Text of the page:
Finally, Cambodia became a member of the Patent Cooperation Treaty, per Instruction of Accession dated August 24, 2016 and deposited with WIPO on the September 8, 2016, which came into force on December 8, 2016.

Patentable Inventions

An invention is defined in the law as “an idea of an inventor which permits in practice the solution to a specific problem in the field of technology” and may be, or relate to, a product or a process.[1] Any invention can be the subject of a patent, except for:[2]

- Discoveries, scientific theories and mathematical models;

- Schemes, rules or methods for doing business, performing purely mental acts or playing games;

- Methods for treatment of the human or animal body by surgery or therapy, as well as diagnostic methods practiced on the human or animal body; this provision does not apply to products for use in any of these methods;

- Pharmaceutical products;

- Plants and animals other than micro-organisms, and essentially biological processes for the production of plants or animals;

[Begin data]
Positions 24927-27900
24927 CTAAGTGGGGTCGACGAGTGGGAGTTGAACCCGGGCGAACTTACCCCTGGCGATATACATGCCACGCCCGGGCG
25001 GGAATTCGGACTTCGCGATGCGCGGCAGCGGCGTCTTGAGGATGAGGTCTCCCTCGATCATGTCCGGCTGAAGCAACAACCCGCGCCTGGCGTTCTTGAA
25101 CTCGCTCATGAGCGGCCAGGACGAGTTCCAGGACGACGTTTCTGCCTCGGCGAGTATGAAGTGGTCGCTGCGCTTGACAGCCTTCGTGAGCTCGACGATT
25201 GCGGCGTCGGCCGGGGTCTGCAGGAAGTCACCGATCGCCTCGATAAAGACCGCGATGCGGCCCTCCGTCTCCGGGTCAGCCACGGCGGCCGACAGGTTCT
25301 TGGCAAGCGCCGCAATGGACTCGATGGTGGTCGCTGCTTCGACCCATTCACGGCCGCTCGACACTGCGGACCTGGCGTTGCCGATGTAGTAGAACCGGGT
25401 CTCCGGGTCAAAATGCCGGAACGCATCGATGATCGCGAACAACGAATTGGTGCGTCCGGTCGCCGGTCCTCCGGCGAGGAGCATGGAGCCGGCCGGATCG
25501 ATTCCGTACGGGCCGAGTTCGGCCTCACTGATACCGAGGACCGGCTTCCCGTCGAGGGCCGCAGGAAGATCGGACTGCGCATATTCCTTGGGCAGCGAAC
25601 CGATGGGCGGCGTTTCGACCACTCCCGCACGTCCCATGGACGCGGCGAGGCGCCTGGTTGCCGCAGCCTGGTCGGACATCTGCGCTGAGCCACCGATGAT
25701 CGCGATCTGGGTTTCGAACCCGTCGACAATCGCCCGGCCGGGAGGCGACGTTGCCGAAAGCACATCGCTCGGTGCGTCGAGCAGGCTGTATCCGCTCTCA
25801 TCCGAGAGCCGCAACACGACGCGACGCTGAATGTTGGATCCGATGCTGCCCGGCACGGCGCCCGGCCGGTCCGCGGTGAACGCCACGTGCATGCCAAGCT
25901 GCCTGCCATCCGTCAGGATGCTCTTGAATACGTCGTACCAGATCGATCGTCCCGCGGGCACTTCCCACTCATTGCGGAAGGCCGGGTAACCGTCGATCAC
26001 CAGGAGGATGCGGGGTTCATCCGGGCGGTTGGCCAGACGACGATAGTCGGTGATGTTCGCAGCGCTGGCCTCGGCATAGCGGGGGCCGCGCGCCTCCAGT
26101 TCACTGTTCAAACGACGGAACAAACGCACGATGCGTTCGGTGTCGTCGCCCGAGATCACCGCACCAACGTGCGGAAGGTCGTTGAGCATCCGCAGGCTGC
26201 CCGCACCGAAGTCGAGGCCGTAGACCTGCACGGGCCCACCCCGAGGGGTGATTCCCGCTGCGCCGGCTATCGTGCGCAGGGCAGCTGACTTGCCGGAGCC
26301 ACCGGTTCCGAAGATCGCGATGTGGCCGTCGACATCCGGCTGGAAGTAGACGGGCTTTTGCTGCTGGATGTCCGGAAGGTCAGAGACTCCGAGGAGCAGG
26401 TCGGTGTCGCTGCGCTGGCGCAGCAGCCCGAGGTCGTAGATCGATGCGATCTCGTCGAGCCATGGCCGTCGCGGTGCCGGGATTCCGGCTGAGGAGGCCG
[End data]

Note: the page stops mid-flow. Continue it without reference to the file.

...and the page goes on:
- Plant varieties.[3]

Computer software is patentable if it is a:[4]

- Process invention, which in whole or in part, consists of steps that are performed by computer and are directed by a computer; or

- Product invention consisting of elements of a computer-implemented invention, including in particular:

o Machine-readable computer program codes stored on a tangible medium such as a floppy disk, computer hard drive or computer memory; and

o A general-purpose computer whose novelty over the prior art arises primarily due to its combination with a specific computer program.

Novelty

The first requirement for an invention to be patentable is that it be a new invention, meaning it is not anticipated by prior art.[5]

Prior art consists of everything disclosed to the public, anywhere in the world, by publication in tangible form or by oral disclosure, by use or in any other way, prior to the filing or, where appropriate, the priority date, of the application claiming the invention. Disclosure to the public of the invention shall not be taken into consideration:[6]